Original Research ARTICLE
Personality Traits, Perceived Stress, and Tinnitus-Related Distress in Patients With Chronic Tinnitus: Support for a Vulnerability-Stress Model
- Tinnitus Center, Charité – Universitätsmedizin-Berlin, Berlin, Germany
Background: Despite vulnerability-stress models underlying a variety of distress-related emotional syndromes, few studies have investigated interactions between personality factors and subjectively experienced stressors in accounting for tinnitus-related distress.
Aim: The present study compared personality characteristics between patients with chronic tinnitus and the general population. Within the patient sample, it was further examined whether personality dimensions predicted tinnitus-related distress and, if so, whether differential aspects or levels of perceived stress mediated these effects.
Method: Applying a cross-sectional design, 100 patients with chronic tinnitus completed the Freiburger Persönlichkeitsinventar (FPI-R) measuring personality, the Perceived Stress Questionnaire (PSQ-20) measuring perceived stress and the German version of the Tinnitus Questionnaire (TQ) measuring tinnitus-related distress. FPI-R scores were compared with normed values obtained from a representative German reference population. Mediation analyses were computed specifying FPI-R scores as independent, PSQ20 scores as mediating and the TQ-total score as dependent variables.
Results: Patients with chronic tinnitus significantly differed from the general population across a variety of personality indices. Tinnitus-related distress was mediated by differential interactions between personality factors and perceived stress dimensions.
Conclusion: In conceptualizing tinnitus-related distress, idiosyncratic assessments of vulnerability-stress interactions are crucial for devising effective psychological treatment strategies. Patients’ somatic complaints and worries appear to be partly informed by opposing tendencies reflecting emotional excitability vs. aggressive inhibition – suggesting emotion-focused treatment strategies as a promising new direction for alleviating distress.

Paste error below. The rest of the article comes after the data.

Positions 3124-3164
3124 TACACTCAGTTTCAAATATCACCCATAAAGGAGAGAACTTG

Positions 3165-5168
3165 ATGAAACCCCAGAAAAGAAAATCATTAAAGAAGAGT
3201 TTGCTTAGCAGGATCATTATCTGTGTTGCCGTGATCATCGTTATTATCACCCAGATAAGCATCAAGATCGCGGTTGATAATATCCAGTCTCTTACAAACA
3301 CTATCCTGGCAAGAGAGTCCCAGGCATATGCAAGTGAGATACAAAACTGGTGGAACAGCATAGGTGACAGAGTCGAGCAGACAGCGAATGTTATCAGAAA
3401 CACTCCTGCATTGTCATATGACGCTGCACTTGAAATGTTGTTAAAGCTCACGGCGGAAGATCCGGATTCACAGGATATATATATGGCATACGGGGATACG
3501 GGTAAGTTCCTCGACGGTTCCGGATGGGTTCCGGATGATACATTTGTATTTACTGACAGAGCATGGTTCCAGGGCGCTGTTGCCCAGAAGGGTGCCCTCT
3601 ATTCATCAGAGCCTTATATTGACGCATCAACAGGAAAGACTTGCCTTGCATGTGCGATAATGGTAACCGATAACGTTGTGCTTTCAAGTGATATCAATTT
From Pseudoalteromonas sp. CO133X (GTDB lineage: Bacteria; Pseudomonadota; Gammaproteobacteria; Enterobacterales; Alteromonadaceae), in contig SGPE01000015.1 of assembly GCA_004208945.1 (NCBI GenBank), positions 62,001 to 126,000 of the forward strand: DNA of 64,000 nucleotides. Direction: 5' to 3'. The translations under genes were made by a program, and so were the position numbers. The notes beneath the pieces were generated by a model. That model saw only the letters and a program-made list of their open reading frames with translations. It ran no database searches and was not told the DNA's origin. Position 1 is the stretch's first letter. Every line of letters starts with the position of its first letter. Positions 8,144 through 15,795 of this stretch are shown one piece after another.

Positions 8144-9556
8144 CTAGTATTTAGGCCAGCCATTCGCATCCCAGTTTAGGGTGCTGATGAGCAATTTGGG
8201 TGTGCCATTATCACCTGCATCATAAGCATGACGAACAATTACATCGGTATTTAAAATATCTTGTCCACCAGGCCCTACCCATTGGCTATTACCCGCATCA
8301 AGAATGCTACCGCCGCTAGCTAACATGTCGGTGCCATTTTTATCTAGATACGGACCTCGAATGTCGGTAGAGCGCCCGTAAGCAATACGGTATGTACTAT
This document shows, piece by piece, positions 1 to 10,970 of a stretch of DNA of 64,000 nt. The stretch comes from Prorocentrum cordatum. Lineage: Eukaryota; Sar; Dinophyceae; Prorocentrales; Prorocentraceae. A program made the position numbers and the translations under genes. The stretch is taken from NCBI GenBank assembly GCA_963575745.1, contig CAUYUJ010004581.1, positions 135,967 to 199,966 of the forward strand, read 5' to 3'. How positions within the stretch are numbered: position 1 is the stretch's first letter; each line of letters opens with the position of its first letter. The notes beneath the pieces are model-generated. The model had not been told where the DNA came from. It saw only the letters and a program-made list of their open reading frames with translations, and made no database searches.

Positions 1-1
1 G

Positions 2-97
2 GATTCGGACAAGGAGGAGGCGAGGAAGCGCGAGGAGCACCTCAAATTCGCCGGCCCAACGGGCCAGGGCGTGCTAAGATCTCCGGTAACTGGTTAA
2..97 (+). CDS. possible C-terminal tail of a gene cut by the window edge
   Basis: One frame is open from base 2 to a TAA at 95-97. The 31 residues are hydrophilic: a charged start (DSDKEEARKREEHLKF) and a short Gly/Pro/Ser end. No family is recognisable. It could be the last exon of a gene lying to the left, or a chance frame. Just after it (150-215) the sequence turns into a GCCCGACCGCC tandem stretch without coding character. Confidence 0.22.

Tinnitus is a symptom denoting the perception of acoustic sensations without an external sound stimulus. The prevalence in the general population ranges between 4 and 32%, and the levels of reported contemporaneous psychological distress vary considerably (Durai and Searchfield, 2016). Whilst some patients report depression and anxiety associated with the tinnitus percept (Schaaf et al., 2003; Durai and Searchfield, 2016), others report little or no tinnitus-related distress. Tinnitus can be acute or chronic with the latter being defined as a symptom duration of > 3 months (Deutsche Gesellschaft für Hals-Nasen-Ohren-Heilkunde Kopf- und Hals-Chirurgie, 2015). Depending on perceived tinnitus-related distress, tinnitus can also be divided into compensated and decompensated presentations with the latter involving high levels of tinnitus-related distress and associated symptoms of low mood and/or anxiety (Biesinger et al., 1998).
Whilst its causes are not always clearly identifiable and closely interlinked, chronic tinnitus has been associated with numerous risk factors (Haider et al., 2018; Trevis et al., 2018; Boecking et al., 2019) that have partly been interpreted within a vulnerability-stress framework. For example, emotional exhaustion and low emotional well-being were found to predict the risk of developing tinnitus (Hébert et al., 2012) with the former also being shown to predict higher sensitivity to sound following an acute stress task (Hasson et al., 2013). Moreover, several studies have shown that existing emotional distress predicted higher tinnitus-related distress (Bartels et al., 2009; Schaaf et al., 2014; Wallhäusser-Franke et al., 2015; Durai and Searchfield, 2016; Strumila et al., 2017; Sahlsten et al., 2018). On the other hand, high psychological resilience (i.e., an individual’s ability to adapt to adverse life conditions) was associated with higher emotional well-being that was – in turn – associated with lower tinnitus-related distress (Wallhäusser-Franke et al., 2014). In line with conceptualizations of other functional syndromes such as chronic pain (Flor, 1991; Linton, 2000; Wittchen and Hoyer, 2011), tinnitus-related distress might be conceptualized as a function of an interaction of pre-existing psychological vulnerability and life stressors that may include – but are not limited to – the tinnitus symptom.